More power to taxpayers: Why Income Tax Dept should stop challenging CIT (A) orders? Top official explains

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Updated: November 11, 2019 2:33:11 PM

The Income Tax department should stop challenging orders of Commissioner of Income Tax (Appeals), which go in favour of the taxpayers, according to a top tax official.

incometax appealIncome Tax department should stop appealing against CIT(A) orders, writes top tax official.

The Income Tax department should stop challenging orders of Commissioner of Income Tax (Appeals), which go in favour of the taxpayers, according to a top tax official. “Once the case has been decided by Commissioner of Income tax in favour of a tax payer, there is no valid reason for filing further appeal by the Income Tax Department…” Krishna Krishna Mohan Prasad, Principal Director General of Income Tax (Legal & Research), writes in an in-house journal of the Income Tax department.

The top tax official has argued for amending Section 253(2) of the Income-tax Act, 1961, which provides power to Principal Commissioner of Income Tax to file appeal against the order of Commissioner of Income Tax (Appeals). The Commissioner is a senior official of the Department and, Prasad writes, “there is no valid reason for filing further appeal by the Revenue.”

Prasad says that amending this provision of the Income Tax Act will reduce the tax litigation by approximately in 80 per cent or more cases. Also, “the amendment will go a long way in overhauling the entire tax administration and increased collection of revenue, improvement of Indian Economy, reduction in administrative cost of the Income Tax Department & compliance cost of the tax payers, besides reducing frivolous litigation,” the tax official writes.

Till December 2018, as many as 86,853 cases, with total disputed amount worth Rs 5,68,707 crore, were pending in Income Tax Appellant Tribunal, High Court and Supreme Court. Prasad says that the success rate of Departmental Appeals at ITAT, High Court and the Supreme Court is “possibly less than 10 per cent.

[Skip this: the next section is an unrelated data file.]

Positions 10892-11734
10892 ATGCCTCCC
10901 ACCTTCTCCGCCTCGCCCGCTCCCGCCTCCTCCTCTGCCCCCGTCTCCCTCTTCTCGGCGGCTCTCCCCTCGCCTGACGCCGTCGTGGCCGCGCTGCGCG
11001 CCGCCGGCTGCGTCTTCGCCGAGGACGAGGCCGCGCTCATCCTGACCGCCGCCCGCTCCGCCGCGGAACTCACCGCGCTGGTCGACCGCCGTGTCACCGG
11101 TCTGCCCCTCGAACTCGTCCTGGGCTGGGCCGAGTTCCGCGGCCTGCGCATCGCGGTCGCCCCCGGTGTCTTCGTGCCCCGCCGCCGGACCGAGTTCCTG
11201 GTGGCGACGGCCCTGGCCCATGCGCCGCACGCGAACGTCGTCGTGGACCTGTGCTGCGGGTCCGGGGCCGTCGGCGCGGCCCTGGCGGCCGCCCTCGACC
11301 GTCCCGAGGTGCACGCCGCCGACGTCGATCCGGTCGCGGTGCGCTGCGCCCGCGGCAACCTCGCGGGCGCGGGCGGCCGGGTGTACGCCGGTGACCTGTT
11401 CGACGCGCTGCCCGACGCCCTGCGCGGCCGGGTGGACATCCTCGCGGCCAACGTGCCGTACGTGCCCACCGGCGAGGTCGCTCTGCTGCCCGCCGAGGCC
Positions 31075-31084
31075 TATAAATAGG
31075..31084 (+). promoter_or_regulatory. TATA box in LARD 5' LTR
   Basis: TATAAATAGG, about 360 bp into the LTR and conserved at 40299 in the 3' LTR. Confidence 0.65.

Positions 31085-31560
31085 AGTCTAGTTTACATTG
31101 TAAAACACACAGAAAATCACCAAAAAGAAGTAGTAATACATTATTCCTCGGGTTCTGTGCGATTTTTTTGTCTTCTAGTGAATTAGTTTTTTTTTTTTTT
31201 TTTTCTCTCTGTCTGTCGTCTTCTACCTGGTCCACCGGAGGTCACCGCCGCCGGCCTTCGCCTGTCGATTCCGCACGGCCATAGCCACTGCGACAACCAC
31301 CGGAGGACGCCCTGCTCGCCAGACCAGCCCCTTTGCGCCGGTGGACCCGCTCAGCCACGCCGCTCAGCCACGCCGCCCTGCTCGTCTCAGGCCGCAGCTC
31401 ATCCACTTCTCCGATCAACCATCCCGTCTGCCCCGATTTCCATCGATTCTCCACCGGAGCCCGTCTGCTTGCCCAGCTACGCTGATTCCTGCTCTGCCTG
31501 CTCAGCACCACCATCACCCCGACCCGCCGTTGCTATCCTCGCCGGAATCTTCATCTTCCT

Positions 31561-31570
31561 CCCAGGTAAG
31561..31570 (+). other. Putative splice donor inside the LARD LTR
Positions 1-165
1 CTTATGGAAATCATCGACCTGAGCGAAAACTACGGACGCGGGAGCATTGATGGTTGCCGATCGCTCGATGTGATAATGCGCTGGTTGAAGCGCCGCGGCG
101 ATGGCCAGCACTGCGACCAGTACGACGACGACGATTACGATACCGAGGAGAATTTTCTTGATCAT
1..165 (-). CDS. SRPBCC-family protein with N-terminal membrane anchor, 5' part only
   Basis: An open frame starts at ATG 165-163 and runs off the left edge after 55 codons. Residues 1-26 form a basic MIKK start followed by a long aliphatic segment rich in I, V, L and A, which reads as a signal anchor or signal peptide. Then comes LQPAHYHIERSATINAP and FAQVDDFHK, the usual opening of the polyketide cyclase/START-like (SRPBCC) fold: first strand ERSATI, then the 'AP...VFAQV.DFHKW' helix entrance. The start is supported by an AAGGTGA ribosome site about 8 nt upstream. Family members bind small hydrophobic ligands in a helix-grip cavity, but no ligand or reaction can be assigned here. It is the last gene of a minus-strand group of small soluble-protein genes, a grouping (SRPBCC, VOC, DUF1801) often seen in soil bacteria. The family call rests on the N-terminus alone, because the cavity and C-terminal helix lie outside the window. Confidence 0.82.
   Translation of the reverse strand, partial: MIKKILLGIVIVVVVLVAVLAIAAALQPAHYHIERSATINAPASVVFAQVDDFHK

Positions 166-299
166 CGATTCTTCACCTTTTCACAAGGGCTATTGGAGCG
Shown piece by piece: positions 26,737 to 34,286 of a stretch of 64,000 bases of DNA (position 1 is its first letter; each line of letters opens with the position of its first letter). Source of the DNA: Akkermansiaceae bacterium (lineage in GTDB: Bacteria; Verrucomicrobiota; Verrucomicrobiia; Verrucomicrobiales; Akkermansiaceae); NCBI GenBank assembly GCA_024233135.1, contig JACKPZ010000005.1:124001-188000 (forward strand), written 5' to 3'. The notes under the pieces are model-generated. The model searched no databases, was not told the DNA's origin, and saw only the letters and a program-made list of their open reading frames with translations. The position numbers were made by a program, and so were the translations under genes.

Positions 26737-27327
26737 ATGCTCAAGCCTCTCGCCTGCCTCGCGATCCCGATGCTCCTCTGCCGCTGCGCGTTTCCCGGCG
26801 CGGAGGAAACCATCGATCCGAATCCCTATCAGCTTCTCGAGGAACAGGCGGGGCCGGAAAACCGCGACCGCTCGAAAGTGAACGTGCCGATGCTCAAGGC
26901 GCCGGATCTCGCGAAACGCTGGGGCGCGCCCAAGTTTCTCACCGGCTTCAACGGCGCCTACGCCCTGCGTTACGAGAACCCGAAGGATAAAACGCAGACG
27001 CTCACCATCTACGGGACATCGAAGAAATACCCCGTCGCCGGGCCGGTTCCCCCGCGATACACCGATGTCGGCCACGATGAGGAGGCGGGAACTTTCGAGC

The top tax official has cited several reasons for which the Department should stop appealing against orders that have gone in favour of the taxpayers. These are:

  • 99 per cent of Returns of Income are not scrutinized “as a matter of stated policy”. This means, that “decision of 99% of tax payers to pay taxes are accepted.”
  • Even as Administrative Commissioners can revise orders of AOs, decisions in 99 per cent assessment orders of Assessing Officers are accepted.
  • According to Prasad, several officials feel safe in filing appeal even as in over 90 per cent of cases, the ITAT has been agreeing with the orders of CIT(A). The officials file appeal because of complex legal positions on various issues and to avoid the perception of not filing appeals to ‘favour’ the taxpayers.
  • Prasad says that challenging the order of CIT(A) by much Junior officers looks “paradoxical” from the Department’s point of view.
  • Filing of appeal by against CIT(A) order is “paradoxical” from the taxpayers’ point of view as well. Prasad writes: “The entire situation looks paradoxical from the Taxpayer’s point of view, for whom the AOs, is an arm of Government and when he appeals to CIT(A), another arm of Government, and even if he gets relief at the level of CIT(A), another arm of Government, i.e. CIT, files appeal to ITAT.”

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